Jonathan Calderwood

Male17 September 1770–28 September 1865

Brief Life History of Jonathan

When Jonathan Calderwood was born on 17 September 1770, in Hancock, Berkshire, Massachusetts Bay Colony, British Colonial America, his father, John Calderwood, was 45 and his mother, Elizabeth McCurdy, was 39. He married Charity Hall on 24 May 1793, in Hancock, Massachusetts, United States. They were the parents of at least 6 sons and 6 daughters. He lived in Hancock, Maine, United States for about 30 years and Vinalhaven, Waldo, Maine, United States for about 10 years. He died on 28 September 1865, in Vinalhaven, Knox, Maine, United States, at the age of 95, and was buried in Vinalhaven, Knox, Maine, United States.

Photos and Memories (1)

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Family Time Line

Jonathan Calderwood
1770–1865
Charity Hall
1775–1865
Marriage: 24 May 1793
Rufus Calderwood
1795–1881
Jane Emery Calderwood
1797–1867
Ezra Calderwood
1799–1896
Josiah Calderwood
1801–1894
John Calderwood
1803–1871
Betsy Calderwood
1805–1891
Charity Calderwood
1806–1835
Mary Calderwood
1809–1877
Jeremiah T. Calderwood
1811–1893
Jonathan Calderwood Jr
1813–1900
Margaret Calderwood
1815–1900
Sarah H Calderwood
1817–1893

Sources (43)

  • Jonathan Calderwood, "United States Census, 1850"
  • Jonathan Calderwood, "Maine Births and Christenings, 1739-1900"
  • Jonathan Calderwood, "Maine, Marriages, 1771-1907"

Spouse and Children

  • Marriage
    24 May 1793Hancock, Massachusetts, United States
  • Children (12)

    +7 More Children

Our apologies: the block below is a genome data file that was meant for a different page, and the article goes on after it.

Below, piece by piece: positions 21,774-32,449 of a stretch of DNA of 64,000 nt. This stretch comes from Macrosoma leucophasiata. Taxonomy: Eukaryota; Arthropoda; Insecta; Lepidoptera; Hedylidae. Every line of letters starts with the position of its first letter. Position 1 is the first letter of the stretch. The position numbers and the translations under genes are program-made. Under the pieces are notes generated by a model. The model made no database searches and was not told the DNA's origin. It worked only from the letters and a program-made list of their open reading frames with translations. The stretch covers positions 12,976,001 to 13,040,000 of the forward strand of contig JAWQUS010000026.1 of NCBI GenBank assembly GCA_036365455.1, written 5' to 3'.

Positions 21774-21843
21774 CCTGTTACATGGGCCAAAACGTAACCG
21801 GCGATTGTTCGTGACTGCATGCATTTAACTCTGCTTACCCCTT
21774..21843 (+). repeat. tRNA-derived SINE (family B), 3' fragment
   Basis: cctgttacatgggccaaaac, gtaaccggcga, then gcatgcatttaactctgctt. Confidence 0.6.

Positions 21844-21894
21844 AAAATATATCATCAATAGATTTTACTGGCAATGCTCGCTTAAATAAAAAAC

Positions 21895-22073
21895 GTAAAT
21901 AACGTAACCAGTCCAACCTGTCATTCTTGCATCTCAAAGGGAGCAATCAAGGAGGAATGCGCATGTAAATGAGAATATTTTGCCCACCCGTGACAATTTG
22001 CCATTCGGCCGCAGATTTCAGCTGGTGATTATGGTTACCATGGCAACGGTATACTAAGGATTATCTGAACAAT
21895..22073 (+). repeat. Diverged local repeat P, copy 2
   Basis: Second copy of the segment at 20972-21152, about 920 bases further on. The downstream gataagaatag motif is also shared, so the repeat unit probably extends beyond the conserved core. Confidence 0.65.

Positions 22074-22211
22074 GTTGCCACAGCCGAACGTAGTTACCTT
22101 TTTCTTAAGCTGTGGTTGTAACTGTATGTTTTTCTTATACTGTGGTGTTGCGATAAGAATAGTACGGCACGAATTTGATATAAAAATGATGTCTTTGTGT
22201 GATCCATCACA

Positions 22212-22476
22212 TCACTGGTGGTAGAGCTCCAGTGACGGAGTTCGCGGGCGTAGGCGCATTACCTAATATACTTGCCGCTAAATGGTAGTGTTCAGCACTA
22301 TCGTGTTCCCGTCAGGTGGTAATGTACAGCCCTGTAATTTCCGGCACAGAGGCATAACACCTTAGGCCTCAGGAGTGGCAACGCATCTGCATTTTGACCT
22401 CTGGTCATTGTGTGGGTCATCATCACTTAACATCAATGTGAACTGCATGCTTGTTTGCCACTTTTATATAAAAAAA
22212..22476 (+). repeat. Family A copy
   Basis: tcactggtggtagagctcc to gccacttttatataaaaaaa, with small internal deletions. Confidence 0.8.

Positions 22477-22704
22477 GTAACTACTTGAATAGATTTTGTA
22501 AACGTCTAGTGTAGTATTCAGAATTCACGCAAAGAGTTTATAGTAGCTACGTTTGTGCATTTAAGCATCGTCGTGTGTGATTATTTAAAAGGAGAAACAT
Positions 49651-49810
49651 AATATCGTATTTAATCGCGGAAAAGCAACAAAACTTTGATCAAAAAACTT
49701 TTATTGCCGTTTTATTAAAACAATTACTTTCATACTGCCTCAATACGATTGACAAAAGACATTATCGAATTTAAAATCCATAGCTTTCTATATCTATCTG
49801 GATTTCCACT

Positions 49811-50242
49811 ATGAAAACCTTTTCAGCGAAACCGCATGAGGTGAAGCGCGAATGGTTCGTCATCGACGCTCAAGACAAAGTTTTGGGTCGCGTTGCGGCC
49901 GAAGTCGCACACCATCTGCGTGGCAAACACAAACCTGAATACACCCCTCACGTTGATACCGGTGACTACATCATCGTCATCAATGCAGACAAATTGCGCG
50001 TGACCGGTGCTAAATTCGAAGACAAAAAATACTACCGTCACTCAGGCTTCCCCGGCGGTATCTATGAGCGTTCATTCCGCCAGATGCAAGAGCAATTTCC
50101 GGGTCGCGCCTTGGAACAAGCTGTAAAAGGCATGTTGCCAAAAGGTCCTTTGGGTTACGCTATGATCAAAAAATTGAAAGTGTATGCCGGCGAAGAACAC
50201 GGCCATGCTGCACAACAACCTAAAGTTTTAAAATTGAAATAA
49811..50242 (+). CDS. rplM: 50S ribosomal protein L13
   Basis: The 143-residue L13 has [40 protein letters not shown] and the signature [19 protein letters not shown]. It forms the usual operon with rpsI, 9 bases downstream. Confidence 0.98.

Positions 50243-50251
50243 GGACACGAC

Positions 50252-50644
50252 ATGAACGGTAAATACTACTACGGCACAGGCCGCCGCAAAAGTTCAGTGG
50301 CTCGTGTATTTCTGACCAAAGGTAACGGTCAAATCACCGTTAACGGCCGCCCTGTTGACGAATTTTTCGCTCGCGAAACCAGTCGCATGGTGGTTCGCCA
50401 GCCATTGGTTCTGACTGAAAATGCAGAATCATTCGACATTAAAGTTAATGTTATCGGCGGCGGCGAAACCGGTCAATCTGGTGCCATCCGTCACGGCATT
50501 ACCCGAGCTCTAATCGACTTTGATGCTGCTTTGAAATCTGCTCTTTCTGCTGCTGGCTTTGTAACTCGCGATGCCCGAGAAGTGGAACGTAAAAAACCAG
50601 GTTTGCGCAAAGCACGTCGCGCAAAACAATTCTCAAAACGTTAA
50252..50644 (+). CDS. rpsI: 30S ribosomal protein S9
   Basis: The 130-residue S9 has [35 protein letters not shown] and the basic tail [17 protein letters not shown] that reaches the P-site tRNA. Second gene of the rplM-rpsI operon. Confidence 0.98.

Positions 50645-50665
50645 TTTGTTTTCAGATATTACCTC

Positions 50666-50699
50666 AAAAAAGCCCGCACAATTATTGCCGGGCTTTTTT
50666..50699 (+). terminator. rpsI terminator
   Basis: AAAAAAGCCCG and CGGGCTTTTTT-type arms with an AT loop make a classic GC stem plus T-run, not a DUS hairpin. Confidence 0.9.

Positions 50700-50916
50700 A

Parents and Siblings

    Siblings (13)

    +8 More Children

    World Events (8)

    1776

    Age 6

    Thomas Jefferson's American Declaration of Independence endorsed by Congress. Colonies declare independence.

    1789

    Age 19

    Historical Boundaries: 1789: Hancock, Massachusetts, United States 1820: Hancock, Maine, United States

    1800 · Movement to Washington D.C.

    Age 30

    While the growth of the new nation was exponential, the United States didn’t have permanent location to house the Government. The First capital was temporary in New York City but by the second term of George Washington the Capital moved to Philadelphia for the following 10 years. Ultimately during the Presidency of John Adams, the Capital found a permanent home in the District of Columbia.

    Name Meaning

    Scottish: habitational name from Calderwood in Lanarkshire, named from the Cumbrian river name Calder (see Calder ) + Middle English wode ‘wood’.

    Dictionary of American Family Names © Patrick Hanks 2003, 2006.

    Possible Related Names

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